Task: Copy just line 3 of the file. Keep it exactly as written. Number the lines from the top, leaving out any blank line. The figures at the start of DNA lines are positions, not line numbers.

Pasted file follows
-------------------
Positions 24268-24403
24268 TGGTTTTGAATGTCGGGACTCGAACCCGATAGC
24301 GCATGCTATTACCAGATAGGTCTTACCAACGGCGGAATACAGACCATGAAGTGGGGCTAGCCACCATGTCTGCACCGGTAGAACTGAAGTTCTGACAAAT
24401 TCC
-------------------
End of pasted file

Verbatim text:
24301 GCATGCTATTACCAGATAGGTCTTACCAACGGCGGAATACAGACCATGAAGTGGGGCTAGCCACCATGTCTGCACCGGTAGAACTGAAGTTCTGACAAAT